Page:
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#1111153 - 11/18/08 02:49 PM Re: Ludovico Einaudi
AnthonyB Offline
500 Post Club Member

Registered: 09/28/07
Posts: 659
Loc: Center City, MN
 Quote:
Originally posted by Always Wanted to Play Piano:
Trying to get the LH patterns down on I Due Fiumi. (I assume that is the key to this piece... once those are automatic, everything else falls into line.)

I having some trouble getting the big arp in measures 7 and 8 smooth. My wife casually walked by as I was working on it, and said "What you're doing doesn't look right. It looks uncomfortable. I've never seen anybody try something like that." I had been playing it 5-4-2-1. Her suggestion was to cross over (5-2-1-2), which, I'd admit, seemed pretty natural.

What's the by-the-book way to do this? [/b]
I play it 5-2-1-2. No way could I manage 5-4-2-1. Good luck and I hope you can make some good progress on the piece. I will let you know that if I have to "cheat" and look anywhere while playing it is normally the left hand. So don't feel terrible if you have to take glances down while playing. \:\)
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#1111154 - 11/22/08 02:28 PM Re: Ludovico Einaudi
Wimbwicket Offline
Full Member

Registered: 03/23/08
Posts: 76
Loc: Netherlands
Hey guys,

I need some advice. I'm 16 years old. So you can guess that i don't have a lot of money to spend. Luckily is Christmas coming up. I really want to ask a Ludovico Einaudi book but i don't know which one, because i want to get the best book for my mum's money :p , so i can ask a few different gifts too :p .

What book should i buy? 'The Best of ...' book? Or is there one album that really stands out? What book(s) do you have? And with what book of Ludovico Einaudi are you the happiest?

Thanks,

Wimbwicket
_________________________
Sometimes I wonder whether the world is being run by smart people who are putting us on, or by imbeciles who really mean it.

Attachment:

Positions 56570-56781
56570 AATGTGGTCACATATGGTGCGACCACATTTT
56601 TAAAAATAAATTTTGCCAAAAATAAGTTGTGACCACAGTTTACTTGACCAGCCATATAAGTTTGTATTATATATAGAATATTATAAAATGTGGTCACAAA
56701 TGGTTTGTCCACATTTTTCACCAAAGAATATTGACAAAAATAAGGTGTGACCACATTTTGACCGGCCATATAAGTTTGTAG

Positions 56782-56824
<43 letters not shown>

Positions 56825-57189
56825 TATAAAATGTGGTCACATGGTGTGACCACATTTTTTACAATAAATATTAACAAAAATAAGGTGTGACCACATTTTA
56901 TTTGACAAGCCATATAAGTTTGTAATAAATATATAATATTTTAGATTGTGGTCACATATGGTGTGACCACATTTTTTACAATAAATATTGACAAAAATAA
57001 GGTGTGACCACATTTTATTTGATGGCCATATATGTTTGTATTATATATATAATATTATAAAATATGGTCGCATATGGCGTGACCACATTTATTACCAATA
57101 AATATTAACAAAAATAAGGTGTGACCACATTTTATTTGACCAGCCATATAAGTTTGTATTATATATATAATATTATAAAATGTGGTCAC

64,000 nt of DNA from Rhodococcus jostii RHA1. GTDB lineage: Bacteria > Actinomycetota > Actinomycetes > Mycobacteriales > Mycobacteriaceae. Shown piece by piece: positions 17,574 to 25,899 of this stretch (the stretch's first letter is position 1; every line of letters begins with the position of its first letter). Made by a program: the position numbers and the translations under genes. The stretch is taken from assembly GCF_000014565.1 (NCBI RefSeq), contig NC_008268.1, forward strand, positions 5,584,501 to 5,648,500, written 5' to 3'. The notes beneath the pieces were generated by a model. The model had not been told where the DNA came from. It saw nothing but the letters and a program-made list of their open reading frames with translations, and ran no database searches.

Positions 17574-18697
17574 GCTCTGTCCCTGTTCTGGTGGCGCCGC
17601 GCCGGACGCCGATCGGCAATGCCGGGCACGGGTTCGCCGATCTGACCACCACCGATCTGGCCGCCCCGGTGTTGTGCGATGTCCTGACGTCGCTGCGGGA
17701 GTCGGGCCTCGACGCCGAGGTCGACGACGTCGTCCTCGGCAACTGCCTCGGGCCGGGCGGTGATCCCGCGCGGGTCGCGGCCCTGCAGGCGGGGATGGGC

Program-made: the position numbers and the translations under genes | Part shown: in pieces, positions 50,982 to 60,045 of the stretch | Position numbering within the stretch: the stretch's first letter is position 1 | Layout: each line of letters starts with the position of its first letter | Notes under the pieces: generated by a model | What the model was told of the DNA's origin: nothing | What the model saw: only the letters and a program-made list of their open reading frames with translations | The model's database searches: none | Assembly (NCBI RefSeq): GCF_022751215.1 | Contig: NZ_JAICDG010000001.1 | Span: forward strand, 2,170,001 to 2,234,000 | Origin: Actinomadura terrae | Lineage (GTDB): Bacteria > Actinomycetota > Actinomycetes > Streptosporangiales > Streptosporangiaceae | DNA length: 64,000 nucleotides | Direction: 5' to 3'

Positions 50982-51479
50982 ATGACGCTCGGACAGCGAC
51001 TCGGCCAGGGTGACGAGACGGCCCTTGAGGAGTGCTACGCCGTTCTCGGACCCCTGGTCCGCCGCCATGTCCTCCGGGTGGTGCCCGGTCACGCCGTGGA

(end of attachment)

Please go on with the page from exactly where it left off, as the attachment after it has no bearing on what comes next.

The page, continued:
If you don't read the newspaper, you are uninformed; if you do read the newspaper, you are misinformed.

Mark Twain

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#1111155 - 11/22/08 02:47 PM Re: Ludovico Einaudi
Monica K. Offline

Platinum Supporter until Dec 31 2012


Registered: 08/10/05
Posts: 17746
Loc: Lexington, Kentucky
The "Best of" sheet music collection is clearly the best value of the bunch. As for albums, the "Echoes" (greatest hits) collection would be the one to get if you could only have one Einaudi album. However, there is a very real possibility that you will get that album and then decide that you must simply own everything Einaudi has ever released, and then you'll end up duplicating your efforts. Or at least that's what happened to me. :p

I think I'm incapable of choosing a favorite Einaudi album, but Divenire, Una Mattina, and I Giorni would be way up there. Along with Eden Roc. Oops. Better stop before I name them all.
_________________________
Mason & Hamlin A -- 91997
My YouTube channel: http://www.youtube.com/pianomonica

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#1111156 - 11/22/08 02:51 PM Re: Ludovico Einaudi
Wimbwicket Offline
Full Member

Registered: 03/23/08
Posts: 76
Loc: Netherlands
Lol ok, i think i'll get Best of collection, but one quick question, is Einaudi music easy to play (because this is the Adult Beginners forum)
_________________________
Sometimes I wonder whether the world is being run by smart people who are putting us on, or by imbeciles who really mean it.

If you don't read the newspaper, you are uninformed; if you do read the newspaper, you are misinformed.

Mark Twain

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#1111157 - 11/22/08 03:41 PM Re: Ludovico Einaudi
Monica K. Offline

Platinum Supporter until Dec 31 2012


Registered: 08/10/05
Posts: 17746
Loc: Lexington, Kentucky
Well, we have 28 pages of this thread to answer your question, but the one sentence answer is: Some of his music (e.g., Limbo and I due fiumi) is easily accessible to beginners; some of it is wicked hard.
_________________________
Mason & Hamlin A -- 91997
My YouTube channel: http://www.youtube.com/pianomonica

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#1111158 - 11/22/08 04:47 PM Re: Ludovico Einaudi
Euan Morrison Offline
1000 Post Club Member

Registered: 12/01/05
Posts: 1588
Loc: Edinburgh
As ever, I would agree with Monica. The 'Best of' music book (published by Ricordi) is the one to go for.

And the Echoes compilation album is the best cd to get.

Speaking of albums - for me, the albums I Giorni and Eden Roc are a little bit better than the others. But there are great tracks on them all, so it doesn't matter which one.

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#1111159 - 12/02/08 04:30 PM Re: Ludovico Einaudi
AnthonyB Offline
500 Post Club Member

Registered: 09/28/07
Posts: 659
Loc: Center City, MN
Well, my brother in law and sister are out of town so I sort of borrowed the webcam for a while. ;\)

Stella Del Mattino Video